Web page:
OXFORD — Things worked out better for that Florida kid who was bullied for wearing a makeshift Tennessee Vols T-shirt to school than they did for me and my red corduroy jeans.
Laura Snyder, the fourth grader’s teacher at Altamonte Elementary School in Altamonte Springs, Florida, posted the story on Facebook about the Tennessee-obsessed student.
Kids were invited to wear their favorite college school colors on a specified day. Snyder wrote, “This particular child came to me and told me that he wanted to wear a University of Tennessee shirt, but he didn’t have one. We discussed that he could wear an orange shirt to show his spirit. He told me every day leading up to it that he had an orange shirt that he was going to wear.”
On the big day, the boy showed up wearing an orange shirt with a homemade design of a University of Tennessee logo pinned on it.
“After lunch, he came back to my room, put his head on his desk and was crying,” Snyder wrote. “Some girls at the lunch table next to his (who didn’t even participate in college colors day) had made fun of his sign that he had attached to his shirt. He was devastated.”
The teacher went on the internet to see if she had any connections to the University of Tennessee to help make the shirt she planned to get him “a little extra special.”
The post went viral.
Word reached Knoxville, and soon a package arrived from UT with enough items, hats, pens and such for the boy and all his classmates.
Never mind that Florida and Tennessee are bitter rivals in Southeastern Conference football, and Florida pounded Tennessee in a game this past Saturday.
UT is now selling T-shirts with the boy’s design on it, with a portion of the proceeds being donated to STOMP Out Bullying, a national nonprofit organization that is dedicated to eradicating bullying of all forms.
And Tennessee has extended an offer of admission and a four-year scholarship — for the Class of 2032 — to the elementary school student provided he meets admission standards. Let’s hope he does.
Another feel-good anti-bullying story for the media. It wasn’t always that way.
About three months before the Japanese bombed Pearl Harbor in 1941, I was a first grader at a country school near Hattiesburg. Most of my classmates were dirt-poor, as rural Mississippi was still in the throes of the Great Depression of the 1930s.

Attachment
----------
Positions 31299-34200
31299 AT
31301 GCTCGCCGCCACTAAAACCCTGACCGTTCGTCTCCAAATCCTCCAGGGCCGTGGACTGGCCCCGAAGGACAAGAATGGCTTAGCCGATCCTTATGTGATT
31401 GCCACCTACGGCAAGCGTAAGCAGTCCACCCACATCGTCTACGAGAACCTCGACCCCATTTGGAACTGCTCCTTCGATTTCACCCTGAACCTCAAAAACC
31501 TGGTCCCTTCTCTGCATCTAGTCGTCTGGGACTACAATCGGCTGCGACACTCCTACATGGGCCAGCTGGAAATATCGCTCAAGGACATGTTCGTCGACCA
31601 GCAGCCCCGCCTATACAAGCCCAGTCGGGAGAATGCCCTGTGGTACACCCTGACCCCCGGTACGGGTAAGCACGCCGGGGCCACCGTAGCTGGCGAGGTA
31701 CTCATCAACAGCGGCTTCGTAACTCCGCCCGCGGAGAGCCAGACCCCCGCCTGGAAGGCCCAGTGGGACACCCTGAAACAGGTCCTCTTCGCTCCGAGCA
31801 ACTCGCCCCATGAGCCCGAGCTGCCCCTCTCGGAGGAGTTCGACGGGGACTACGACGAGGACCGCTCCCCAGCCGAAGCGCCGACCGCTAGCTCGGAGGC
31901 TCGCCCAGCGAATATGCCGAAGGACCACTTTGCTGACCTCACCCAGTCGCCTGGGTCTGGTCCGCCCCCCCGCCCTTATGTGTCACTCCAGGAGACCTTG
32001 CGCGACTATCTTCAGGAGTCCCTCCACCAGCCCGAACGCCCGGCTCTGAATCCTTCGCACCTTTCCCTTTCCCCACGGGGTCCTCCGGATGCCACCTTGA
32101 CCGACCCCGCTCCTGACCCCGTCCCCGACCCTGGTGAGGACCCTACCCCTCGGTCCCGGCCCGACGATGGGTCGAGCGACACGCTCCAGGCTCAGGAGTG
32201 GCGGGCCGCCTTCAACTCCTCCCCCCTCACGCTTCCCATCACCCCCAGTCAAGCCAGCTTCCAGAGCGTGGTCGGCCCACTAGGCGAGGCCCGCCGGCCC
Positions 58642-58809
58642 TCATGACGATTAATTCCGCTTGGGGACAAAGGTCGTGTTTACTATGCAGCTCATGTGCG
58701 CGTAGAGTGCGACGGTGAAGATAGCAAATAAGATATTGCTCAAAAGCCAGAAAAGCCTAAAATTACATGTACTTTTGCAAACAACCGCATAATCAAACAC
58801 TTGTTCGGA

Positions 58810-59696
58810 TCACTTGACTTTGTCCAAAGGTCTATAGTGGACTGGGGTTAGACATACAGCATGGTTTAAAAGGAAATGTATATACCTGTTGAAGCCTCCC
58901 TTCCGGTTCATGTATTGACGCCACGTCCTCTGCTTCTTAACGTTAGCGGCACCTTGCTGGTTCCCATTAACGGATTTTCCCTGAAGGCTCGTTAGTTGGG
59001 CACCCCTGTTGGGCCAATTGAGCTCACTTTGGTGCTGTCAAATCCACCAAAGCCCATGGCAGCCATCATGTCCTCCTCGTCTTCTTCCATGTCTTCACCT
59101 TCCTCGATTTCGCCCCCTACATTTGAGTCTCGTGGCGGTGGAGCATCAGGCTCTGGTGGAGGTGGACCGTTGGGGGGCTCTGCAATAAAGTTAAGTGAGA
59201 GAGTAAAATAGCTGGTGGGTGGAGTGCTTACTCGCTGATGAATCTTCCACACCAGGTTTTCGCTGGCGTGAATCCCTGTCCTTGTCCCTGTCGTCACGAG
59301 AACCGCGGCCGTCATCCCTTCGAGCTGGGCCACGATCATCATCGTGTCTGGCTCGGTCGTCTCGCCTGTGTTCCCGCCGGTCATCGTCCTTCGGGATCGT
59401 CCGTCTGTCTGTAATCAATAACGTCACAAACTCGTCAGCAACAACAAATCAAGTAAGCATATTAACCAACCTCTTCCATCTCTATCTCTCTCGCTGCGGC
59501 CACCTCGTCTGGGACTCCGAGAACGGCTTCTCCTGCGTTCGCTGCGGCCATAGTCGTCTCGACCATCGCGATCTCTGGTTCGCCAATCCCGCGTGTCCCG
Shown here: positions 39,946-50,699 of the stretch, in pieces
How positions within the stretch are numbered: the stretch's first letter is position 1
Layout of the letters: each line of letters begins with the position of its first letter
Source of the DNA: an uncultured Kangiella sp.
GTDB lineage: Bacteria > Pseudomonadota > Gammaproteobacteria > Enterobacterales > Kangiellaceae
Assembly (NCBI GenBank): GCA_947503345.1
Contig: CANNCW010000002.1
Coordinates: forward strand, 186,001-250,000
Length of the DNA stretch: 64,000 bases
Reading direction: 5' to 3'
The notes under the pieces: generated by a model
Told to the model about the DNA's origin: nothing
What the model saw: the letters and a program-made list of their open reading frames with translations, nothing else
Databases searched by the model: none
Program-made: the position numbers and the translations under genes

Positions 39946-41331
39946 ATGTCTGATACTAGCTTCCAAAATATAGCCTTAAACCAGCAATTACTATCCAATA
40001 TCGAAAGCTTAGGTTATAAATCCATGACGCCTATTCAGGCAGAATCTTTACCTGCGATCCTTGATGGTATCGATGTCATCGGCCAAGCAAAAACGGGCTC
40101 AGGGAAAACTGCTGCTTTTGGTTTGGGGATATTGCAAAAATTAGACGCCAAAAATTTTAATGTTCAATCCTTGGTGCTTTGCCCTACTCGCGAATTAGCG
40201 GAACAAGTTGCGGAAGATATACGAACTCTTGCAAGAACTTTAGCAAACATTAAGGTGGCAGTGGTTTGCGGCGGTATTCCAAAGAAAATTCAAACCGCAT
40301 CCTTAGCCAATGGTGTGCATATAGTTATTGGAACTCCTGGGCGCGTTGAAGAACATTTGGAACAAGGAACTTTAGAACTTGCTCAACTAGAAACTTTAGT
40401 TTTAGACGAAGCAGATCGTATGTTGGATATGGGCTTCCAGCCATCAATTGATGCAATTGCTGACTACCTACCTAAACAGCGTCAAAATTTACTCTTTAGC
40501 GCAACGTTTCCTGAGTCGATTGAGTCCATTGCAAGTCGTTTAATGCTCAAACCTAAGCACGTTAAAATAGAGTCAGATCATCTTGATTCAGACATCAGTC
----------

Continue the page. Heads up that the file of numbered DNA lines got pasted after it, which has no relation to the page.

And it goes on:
My father had a steady job in town, so my family was better off than most of those of my peers.
In those days, if you went into a South Mississippi country school classroom the first week of school, the smell of new denim was overwhelming. I don’t believe new overalls smelled now like they did then. Just about all the little kids, boys and girls alike, wore new overalls to school the first day. They were expected to last until well into the next summer or fall.
Instead of new overalls, for some reason my mother purchased red corduroy pants for me to wear to school.
I was the laughingstock among those overall-wearing children, and, like in Florida this year, the girls were worse offenders than the boys.
I had no sympathetic teacher like Laura Snyder to come to my rescue, and there was no internet to spread the word of my plight.
Actually, I did have a great first grade teacher, and she probably wasn’t even aware of the abuse I was taking at recess. That was when there were no anti-bullying movements, and unless you wanted to be labeled a “tattle-tale” and go to the teacher, you pretty much had to fend for yourself unless you had some tough friends.
After the first day and much pleading on my part, my mother allowed me to replace the corduroys with overalls.
A lesson I learned early on,is that having a different appearance or opinion than that of the majority of one’s peers isn’t always easy.
A lot of times — perhaps most often in today’s society — poor kids are bullied by their peers who are better off. In the case of my corduroy pants, I was the more affluent kid being ridiculed by the poorer ones.
Nowadays, when the weather gets cold, I like to wear corduroy pants. But not red ones.
• Charles M. Dunagin is the retired editor and publisher of the Enterprise-Journal in McComb. He lives in Oxford.